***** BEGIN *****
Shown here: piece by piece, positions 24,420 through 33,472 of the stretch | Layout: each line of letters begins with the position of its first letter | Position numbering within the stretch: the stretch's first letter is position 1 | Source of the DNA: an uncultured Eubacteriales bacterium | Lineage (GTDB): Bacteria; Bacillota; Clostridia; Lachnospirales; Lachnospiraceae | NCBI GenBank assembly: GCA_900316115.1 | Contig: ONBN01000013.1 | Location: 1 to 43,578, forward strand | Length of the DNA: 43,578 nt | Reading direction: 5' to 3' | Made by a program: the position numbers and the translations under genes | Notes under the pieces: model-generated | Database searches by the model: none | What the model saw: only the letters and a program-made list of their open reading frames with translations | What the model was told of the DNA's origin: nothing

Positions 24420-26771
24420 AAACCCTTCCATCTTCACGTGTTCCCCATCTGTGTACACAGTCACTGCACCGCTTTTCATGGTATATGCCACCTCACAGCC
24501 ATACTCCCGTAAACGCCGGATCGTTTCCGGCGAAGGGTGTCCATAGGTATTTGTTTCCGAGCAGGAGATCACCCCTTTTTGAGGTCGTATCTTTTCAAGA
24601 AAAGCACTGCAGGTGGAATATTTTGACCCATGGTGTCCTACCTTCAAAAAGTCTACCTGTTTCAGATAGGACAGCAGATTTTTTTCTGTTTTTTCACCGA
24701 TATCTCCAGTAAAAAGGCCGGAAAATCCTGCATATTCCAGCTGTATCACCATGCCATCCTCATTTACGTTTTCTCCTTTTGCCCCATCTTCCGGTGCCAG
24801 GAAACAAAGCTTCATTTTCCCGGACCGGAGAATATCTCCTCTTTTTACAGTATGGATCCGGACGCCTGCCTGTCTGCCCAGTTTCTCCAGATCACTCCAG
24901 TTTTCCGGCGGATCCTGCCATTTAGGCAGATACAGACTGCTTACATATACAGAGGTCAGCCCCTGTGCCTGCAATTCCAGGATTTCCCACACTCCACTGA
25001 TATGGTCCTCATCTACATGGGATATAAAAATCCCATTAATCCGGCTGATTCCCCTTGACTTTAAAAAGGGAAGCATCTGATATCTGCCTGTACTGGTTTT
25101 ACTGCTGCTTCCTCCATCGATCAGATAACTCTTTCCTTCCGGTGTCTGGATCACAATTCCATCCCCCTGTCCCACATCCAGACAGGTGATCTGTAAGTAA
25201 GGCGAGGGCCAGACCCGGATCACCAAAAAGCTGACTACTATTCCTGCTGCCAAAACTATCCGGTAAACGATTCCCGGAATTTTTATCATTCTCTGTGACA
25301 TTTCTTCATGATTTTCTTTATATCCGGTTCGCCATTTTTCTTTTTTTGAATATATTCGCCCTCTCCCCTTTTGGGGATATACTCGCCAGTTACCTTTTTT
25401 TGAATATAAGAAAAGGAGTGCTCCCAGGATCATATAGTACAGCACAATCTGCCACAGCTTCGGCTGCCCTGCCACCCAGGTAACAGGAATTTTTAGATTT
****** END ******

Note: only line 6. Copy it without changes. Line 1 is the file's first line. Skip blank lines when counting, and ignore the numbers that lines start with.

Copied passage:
24701 TATCTCCAGTAAAAAGGCCGGAAAATCCTGCATATTCCAGCTGTATCACCATGCCATCCTCATTTACGTTTTCTCCTTTTGCCCCATCTTCCGGTGCCAG